The desire to reach new productivity levels has led to the creation of a new class of monitors known as ultrawide. These large, widescreen monitors offer the ultimate in-office productivity, allowing you to place two or more windows side-by-side on one screen, which is easier than getting multiple monitors for the same screen space. If you're a gamer, they offer a more immersive gaming experience as you can see more of your game at once. Ultrawide monitors aren't all created equal, so finding the best option for your needs depends on your personal uses and budget.
We've bought and tested more than 270 monitors, and below are our recommendations for the best widescreen monitors to buy. See our picks for the best ultrawide gaming monitors, the best curved monitors, and the best 34-49 inch monitors.
The best ultrawide monitor we've tested is the Samsung Odyssey Neo G9. It's a great overall monitor that's versatile for different uses. It's considered a super ultrawide monitor because it has a 49-inch screen and a 32:9 aspect ratio, which is even bigger than regular 34 or 38-inch ultrawides with a 21:9 aspect ratio. It provides more screen space for multitasking or an immersive gaming experience, and it has an aggressive 1000R curve that helps bring the edges within your field of vision. It delivers great picture quality thanks to its Mini LED backlighting, which helps it display deep blacks in dark rooms while also displaying bright highlights.
It's an excellent gaming monitor because it has a 240Hz refresh rate and variable refresh rate (VRR) support. It also has a quick response time with low input lag for smooth motion handling and a responsive gaming experience. Unfortunately, Samsungs like this have flicker issues with low-frame-rate content, particularly in dark scenes, but that's not a major concern either. If you aren't a gamer, it still offers good office performance thanks to its high peak brightness and sharp text clarity.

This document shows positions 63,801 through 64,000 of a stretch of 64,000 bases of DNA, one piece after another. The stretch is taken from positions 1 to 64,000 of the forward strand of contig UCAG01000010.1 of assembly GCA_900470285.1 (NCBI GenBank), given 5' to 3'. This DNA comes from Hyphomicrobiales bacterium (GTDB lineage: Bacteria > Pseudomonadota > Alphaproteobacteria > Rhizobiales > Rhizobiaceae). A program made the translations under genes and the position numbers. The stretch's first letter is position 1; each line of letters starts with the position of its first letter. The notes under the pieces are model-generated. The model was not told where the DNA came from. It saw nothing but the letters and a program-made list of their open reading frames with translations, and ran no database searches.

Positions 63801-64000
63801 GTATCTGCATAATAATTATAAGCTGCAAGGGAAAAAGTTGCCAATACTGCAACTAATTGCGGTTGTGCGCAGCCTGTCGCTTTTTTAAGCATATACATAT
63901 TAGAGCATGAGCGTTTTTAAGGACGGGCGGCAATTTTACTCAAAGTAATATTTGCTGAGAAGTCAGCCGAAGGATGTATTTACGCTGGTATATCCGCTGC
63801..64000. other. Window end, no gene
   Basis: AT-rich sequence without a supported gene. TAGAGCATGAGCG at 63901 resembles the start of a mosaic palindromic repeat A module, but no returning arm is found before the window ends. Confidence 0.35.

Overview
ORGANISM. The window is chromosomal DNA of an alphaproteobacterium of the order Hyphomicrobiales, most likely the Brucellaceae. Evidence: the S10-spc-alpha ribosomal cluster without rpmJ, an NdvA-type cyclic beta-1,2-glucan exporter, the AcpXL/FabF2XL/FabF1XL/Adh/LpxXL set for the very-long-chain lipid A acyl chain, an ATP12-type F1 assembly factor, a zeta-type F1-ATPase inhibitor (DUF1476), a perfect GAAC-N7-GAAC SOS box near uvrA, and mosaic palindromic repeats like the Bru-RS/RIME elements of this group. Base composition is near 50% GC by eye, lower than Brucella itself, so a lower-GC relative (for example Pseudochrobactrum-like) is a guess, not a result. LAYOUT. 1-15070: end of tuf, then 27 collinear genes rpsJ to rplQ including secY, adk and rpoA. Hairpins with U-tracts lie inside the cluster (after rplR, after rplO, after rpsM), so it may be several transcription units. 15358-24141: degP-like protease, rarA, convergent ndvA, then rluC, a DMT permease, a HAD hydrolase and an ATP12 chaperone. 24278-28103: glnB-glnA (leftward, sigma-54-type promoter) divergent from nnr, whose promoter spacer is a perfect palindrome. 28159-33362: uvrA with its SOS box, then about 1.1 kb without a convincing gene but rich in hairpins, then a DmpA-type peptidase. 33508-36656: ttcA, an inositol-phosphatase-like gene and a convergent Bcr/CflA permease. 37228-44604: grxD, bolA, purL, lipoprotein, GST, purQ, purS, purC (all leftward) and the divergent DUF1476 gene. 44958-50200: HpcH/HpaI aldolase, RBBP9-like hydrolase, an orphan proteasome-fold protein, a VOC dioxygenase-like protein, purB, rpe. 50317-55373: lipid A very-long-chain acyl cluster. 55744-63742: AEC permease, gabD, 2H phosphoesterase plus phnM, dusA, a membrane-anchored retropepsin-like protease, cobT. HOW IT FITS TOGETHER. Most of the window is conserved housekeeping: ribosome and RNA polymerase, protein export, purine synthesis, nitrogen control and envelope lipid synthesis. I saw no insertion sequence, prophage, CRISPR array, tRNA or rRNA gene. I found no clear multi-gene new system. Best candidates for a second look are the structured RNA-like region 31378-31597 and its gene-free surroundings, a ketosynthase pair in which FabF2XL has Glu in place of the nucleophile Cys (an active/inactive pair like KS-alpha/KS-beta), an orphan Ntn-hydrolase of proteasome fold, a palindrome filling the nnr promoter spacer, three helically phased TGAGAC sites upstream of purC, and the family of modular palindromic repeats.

While the Samsung Odyssey Neo G9 is an excellent gaming monitor, if you want something for dedicated PC gaming, there are better options, like the Dell Alienware AW3423DW. It's different from the Samsung because it has a smaller 34-inch screen, meaning there's less space to view more of your game at once, but the smaller screen is also easier to see within your field of vision. The main advantage the Dell has over the Samsung is that it uses a QD-OLED panel that displays perfect black levels for outstanding picture quality, and it also has a near-instantaneous response time for even better motion handling.
It also has native G-SYNC variable refresh rate (VRR) support to take full advantage of NVIDIA graphics cards. However, if you have an AMD graphics card and prefer something with native FreeSync VRR instead, the Dell Alienware AW3423DWF is a slightly cheaper alternative with similar performance. Regardless of which one you get, they're both better for PC gaming than general work use because QD-OLEDs are prone to burn-in with constant exposure to the same static elements over time, but it isn't as much of a problem for gamers.
If you're concerned about the risk of permanent burn-in and still want a high-end monitor for work and play, an upper mid-range option like the LG 38WN95C-W is a good alternative. It doesn't deliver the same perfect black levels as the Dell Alienware AW3423DW, and you don't get the same outstanding picture quality, but you won't have to worry about burn-in, and it also offers a slightly bigger screen. Another reason this monitor is more versatile is it combines productivity features like Thunderbolt 3 support on its USB-C port with gaming features like a 144Hz refresh rate. It helps provide a smooth gaming experience, and with a quick response time across its entire refresh rate range, you won't see much blur with fast-moving objects.
It has impressive peak brightness, enough to fight glare, and produces life-like colors with impressive accuracy before calibration. It also has a 3840x1600 resolution, which results in good text clarity and sharp images. The LG 40WP95C-W is another option if you prefer an even higher resolution, as it has a 5120x2160 resolution for sharper text. However, it costs more, and the 38WN95C-W is still better overall.